July 16, 2003, 12:29 AM
They have recalls on some smith autos for being dropped on the grip, and the grip breaks, the mainspring loses a mounting point, and the gun is unable to fire.

SouthpawShootr is right ... that was a long time ago, and the grips were changed. Also, the tell-tale "dimple" in the bottom of the grip may be located to either the "front" or the "rear" of the D-shaped hole in the bottom of the grip, behind the magazine well.

The very few S&W aluminum frames we've seen exhibit excessive wear just coincidently seemed to be pistols which were always pretty much "bone dry" regarding lubricant being present. Shooting an aluminum framed pistol sans lubrication, especially on the rails, isn't the best way to prolong the service life of a pistol ...

The rails on my issued 6906, through which I've fired somewhere around 15K rounds ... standard pressure, +P & +P+ ammunition ... don't appear that much different from pistols of the same age, carried by folks which only shoot 100 rounds per year because we order them to qualify.

Proper maintenance isn't a luxury, you know ... and proper lubrication is very important.

I have a friend who shoots box-stock 4003TSW's for competition, and the last time I spoke with him he said his pistols probably don't exhibit much more apparent "wear" than my 4013TSW ... and he's fired more than 25K through at least one of those pistols, while I've only fired about 3K through my 4013TSW (I don't shoot that one much).

I'm still trying to wear one out, but it's difficult to do when you properly inspect, clean & lubricate them ...

July 17, 2003, 12:18 PM
Recently I was told by a gun store clerk, when I asked him what he thought about S&W autos, "they make great revolvers". This was at a well-known, reputable gun store, and the guy was was pretty attentive, seemingly honest, and spent all the time we needed to help us evaluate a number of different guns. I think this was his honest opinion based on some experience, at least. His first auto was a 6906, which is what I have. I trust my life to mine, but he was really down on his. He said that he thought his poor accuracy with the gun was his own fault, until he got something else (a SIG, I think), and then he realized it was the gun. My 6906 is dead-on accurate, and it is an older PD trade-in.

Is this the luck of the draw, or is there truly no accounting for taste?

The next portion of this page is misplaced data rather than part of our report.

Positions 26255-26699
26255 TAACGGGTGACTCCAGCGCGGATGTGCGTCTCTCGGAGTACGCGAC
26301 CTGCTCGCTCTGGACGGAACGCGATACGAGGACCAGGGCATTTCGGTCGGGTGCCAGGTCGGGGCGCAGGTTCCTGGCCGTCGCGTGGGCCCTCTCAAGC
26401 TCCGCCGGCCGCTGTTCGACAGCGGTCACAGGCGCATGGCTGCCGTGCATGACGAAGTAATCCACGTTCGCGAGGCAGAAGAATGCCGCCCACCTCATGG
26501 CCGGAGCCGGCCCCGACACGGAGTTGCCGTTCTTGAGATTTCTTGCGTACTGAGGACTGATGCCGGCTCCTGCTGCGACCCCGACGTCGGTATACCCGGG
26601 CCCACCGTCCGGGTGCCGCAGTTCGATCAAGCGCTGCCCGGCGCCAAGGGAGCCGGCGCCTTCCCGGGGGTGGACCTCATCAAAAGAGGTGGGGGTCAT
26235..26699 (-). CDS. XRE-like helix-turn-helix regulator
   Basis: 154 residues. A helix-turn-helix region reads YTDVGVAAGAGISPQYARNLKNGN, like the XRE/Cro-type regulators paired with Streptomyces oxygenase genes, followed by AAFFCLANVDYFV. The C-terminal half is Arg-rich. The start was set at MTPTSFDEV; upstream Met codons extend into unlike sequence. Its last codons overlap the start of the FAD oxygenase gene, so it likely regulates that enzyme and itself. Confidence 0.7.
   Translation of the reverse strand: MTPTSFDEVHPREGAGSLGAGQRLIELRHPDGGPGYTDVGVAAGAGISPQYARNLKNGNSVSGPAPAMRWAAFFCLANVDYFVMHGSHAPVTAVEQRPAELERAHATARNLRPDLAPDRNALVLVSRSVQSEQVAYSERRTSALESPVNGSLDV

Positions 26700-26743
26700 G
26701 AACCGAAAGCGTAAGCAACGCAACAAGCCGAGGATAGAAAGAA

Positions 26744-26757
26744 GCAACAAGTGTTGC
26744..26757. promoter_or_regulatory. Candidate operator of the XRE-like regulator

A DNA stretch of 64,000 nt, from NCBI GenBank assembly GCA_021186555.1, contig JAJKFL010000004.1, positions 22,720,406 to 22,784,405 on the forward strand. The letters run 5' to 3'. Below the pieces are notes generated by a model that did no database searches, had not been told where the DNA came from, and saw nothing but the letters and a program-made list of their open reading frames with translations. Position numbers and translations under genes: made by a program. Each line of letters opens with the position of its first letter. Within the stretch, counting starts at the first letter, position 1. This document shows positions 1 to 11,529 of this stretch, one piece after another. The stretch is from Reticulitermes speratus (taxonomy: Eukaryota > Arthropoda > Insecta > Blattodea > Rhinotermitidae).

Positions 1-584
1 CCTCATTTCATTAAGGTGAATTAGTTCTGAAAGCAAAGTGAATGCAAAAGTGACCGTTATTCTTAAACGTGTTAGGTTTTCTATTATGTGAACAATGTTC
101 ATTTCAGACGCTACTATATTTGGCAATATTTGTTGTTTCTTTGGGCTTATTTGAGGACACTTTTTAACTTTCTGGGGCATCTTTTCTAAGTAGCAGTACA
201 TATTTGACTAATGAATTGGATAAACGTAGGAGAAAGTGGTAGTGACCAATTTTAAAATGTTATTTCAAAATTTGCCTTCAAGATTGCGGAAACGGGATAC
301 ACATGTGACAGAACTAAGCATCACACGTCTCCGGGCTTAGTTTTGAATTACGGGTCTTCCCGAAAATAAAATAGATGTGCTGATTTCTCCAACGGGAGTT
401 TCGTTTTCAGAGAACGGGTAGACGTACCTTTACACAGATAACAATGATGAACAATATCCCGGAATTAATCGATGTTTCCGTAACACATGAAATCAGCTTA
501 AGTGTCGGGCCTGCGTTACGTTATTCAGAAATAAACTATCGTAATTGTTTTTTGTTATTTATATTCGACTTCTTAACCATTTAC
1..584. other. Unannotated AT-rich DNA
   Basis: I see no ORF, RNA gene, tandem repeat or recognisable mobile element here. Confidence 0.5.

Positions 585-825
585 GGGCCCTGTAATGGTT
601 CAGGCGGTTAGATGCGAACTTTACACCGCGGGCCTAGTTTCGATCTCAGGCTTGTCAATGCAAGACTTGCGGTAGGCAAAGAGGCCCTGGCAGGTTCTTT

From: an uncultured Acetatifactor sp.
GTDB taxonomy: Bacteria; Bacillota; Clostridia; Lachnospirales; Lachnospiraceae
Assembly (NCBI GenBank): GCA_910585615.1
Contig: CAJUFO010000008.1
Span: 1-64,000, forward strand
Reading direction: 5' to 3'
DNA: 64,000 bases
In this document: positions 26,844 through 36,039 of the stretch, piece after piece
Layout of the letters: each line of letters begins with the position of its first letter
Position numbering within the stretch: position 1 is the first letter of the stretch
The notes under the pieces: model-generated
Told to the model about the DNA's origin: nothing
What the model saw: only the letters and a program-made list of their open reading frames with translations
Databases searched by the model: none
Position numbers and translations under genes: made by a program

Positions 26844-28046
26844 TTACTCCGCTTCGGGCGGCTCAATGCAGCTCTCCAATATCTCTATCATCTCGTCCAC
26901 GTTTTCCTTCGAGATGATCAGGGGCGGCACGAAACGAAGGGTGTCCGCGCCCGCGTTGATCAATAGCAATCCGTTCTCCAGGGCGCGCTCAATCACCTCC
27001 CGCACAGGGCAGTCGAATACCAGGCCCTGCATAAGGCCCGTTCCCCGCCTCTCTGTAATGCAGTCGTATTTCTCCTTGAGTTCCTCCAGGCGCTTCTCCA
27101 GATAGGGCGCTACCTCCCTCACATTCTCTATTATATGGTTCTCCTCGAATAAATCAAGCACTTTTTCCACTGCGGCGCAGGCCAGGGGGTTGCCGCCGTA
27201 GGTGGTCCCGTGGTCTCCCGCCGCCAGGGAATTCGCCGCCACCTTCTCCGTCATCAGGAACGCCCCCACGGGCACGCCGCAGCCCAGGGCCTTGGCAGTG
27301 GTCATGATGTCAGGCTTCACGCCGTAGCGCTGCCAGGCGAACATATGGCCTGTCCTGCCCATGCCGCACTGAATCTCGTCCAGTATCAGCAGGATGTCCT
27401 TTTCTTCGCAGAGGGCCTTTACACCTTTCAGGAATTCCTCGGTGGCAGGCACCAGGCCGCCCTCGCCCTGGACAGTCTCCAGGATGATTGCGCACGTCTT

Mike Irwin
July 17, 2003, 01:02 PM
I've said it many, many times.

In my opinion, S&W has produced the best revolvers ever to see the light of day.

Their semi-autos are largely.... uninspired, and uninspiring.

July 17, 2003, 02:45 PM
Mike, you need to get a 3913 and a 4506. If either or both of those don't do anything for you, then I'll know something is wrong with you.

Mike Irwin
July 17, 2003, 03:03 PM

I've also publically said many times that the 3913 and the 4506 are the best of the S&W bunch, and the only S&W semi-autos I'd have any interest in actually owning.

But they're still basically uninspired semi-automatics.

July 17, 2003, 08:00 PM
Those 3913's are handy. I don't know what it is about them, but they are nice. Accurate, reliable, and so on too.

July 17, 2003, 09:29 PM
I have a 3913TSW (pre-rail series). I've carried it a few times, but like my 6906 better. Over the last few years I've come to favor DAO models. I have several now and want to get a 6946 in the future. Sadly, this will have to be a used model since S&W has seen fit to discontinue this one. I plan to use my 5946 or 5943 for IDPA.

July 19, 2003, 02:42 PM
I had a 5904, and it shot alright, was 100% reliable, just no personality, and it didn't do any one thing any better than any of the rest of my guns.
Most of them seem to have strengths where they leave other guns in the dust.
But the smith had nothing that it was really good at.
I sold it to a friend, in good condition, with hogue grips, an uncle mike's kydex style holster, and 2 hi-caps for $200.00
Think I screwed him? :p